Me Too. Times Up. That these movements exist tell us that there’s a serious problem that we as a society have to solve, but the fact that the words are usually preceded by hashtags— #meetoo and #timesup— tells us that these words are more often written than they are vocalized.
Actually saying that you’ve been the victim of sexual harassment—or date rape or some other form of sexual violence—is not easy. There’s rarely a safe space in which to have that conversation with anyone, and the absence of such a place makes the experience that much more isolating.
Under the circumstances, one might think that a room full of high school students—with all the drama and angst that they embody—would be the last place where anyone would be comfortable saying that they had had such an experience. Yet, it’s proving to be a perfect place.
Educators teaching young people about healthy relationships are finding that students are much more willing to be honest and forthcoming about their experiences if they can do so through the anonymity of an audience response system (ARS). If asked whether they have ever found themselves in a violent relationship, have been harassed or victimized sexually, the anonymity of the ARS creates a safe way for students who have suffered through those experiences to say yes.
When on a screen in the front of the classroom the number of students who say “yes” shows up as greater than one, it’s an extraordinary moment. All these individuals, all thinking that they alone bear the burden of this experience, suddenly realize they are not alone. And that makes a world of difference. It does not diminish their pain or lessen the embarrassment or humiliation they may feel, but it does enable them to realize that they are not alone in these feelings. There are others around them who understand what they are experiencing.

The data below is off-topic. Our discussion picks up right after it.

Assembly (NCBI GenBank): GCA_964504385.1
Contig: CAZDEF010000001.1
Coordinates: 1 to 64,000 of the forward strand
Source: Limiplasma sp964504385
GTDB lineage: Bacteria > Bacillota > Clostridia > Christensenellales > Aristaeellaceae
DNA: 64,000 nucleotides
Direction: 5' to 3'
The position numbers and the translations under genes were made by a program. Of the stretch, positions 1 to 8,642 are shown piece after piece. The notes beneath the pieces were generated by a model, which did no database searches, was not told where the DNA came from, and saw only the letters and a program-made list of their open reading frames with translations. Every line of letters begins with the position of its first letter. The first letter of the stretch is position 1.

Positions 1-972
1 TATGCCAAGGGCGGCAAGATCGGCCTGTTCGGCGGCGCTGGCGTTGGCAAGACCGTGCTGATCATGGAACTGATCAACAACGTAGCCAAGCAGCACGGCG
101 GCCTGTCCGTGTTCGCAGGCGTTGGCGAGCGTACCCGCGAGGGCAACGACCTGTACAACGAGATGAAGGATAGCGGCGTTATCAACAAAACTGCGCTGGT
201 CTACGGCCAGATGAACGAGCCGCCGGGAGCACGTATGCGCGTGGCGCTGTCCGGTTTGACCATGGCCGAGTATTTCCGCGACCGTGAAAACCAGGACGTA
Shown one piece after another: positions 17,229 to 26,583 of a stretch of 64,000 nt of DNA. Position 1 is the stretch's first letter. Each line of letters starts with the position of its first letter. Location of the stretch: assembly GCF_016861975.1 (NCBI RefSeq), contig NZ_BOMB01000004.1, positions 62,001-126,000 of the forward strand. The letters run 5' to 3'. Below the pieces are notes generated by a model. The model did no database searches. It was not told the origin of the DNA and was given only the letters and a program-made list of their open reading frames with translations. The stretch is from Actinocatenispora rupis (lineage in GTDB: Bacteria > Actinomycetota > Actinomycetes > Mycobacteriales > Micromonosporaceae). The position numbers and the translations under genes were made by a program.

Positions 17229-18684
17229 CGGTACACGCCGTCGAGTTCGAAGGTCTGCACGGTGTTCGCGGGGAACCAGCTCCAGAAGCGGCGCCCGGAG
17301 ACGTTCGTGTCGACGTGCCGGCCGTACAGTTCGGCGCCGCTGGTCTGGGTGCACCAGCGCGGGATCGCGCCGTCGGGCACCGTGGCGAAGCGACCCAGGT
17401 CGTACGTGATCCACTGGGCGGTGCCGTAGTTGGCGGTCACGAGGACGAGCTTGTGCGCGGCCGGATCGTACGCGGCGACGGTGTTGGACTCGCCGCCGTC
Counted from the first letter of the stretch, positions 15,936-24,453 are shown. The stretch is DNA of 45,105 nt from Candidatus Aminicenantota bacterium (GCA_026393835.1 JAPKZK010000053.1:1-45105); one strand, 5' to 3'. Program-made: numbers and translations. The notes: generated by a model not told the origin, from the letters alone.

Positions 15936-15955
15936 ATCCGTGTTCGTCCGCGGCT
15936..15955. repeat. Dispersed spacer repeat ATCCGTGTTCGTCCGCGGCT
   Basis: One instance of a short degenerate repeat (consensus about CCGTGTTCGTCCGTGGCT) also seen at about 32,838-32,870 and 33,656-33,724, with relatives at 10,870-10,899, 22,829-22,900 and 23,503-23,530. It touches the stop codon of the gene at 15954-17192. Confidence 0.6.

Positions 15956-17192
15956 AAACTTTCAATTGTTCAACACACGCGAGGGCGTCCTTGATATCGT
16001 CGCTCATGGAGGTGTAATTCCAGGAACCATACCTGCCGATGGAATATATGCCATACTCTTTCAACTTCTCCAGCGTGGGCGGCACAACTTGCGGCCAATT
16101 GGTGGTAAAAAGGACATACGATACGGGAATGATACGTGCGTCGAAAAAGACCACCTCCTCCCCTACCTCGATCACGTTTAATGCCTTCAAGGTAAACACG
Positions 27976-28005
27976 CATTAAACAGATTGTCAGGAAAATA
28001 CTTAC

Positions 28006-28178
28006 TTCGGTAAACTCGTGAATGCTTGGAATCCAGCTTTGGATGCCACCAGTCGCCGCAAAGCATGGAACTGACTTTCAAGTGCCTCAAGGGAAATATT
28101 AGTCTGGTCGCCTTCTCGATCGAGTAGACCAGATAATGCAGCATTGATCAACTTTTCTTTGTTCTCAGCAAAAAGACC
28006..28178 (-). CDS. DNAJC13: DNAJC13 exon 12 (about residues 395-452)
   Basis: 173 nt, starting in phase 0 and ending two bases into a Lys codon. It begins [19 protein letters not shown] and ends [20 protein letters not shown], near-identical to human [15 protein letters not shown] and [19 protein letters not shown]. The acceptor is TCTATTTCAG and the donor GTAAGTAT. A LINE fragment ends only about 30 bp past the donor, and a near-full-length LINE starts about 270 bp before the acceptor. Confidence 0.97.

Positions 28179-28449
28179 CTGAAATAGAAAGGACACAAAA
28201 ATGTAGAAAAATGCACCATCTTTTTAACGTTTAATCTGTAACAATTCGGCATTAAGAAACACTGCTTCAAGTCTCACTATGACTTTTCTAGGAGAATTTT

For educators, it is also eye-opening. They may realize that they need to do more to enable suffering students to find their voices and find a safe place in which to have conversations that they have been thus far unable to have. And for the other students? The ones that have not had these experiences? It can be just as eye-opening to realize that such experiences are not just happening in some other school in some other part of the world. It’s a part of their world, which means that they need to be part of the solution, not part of the problem.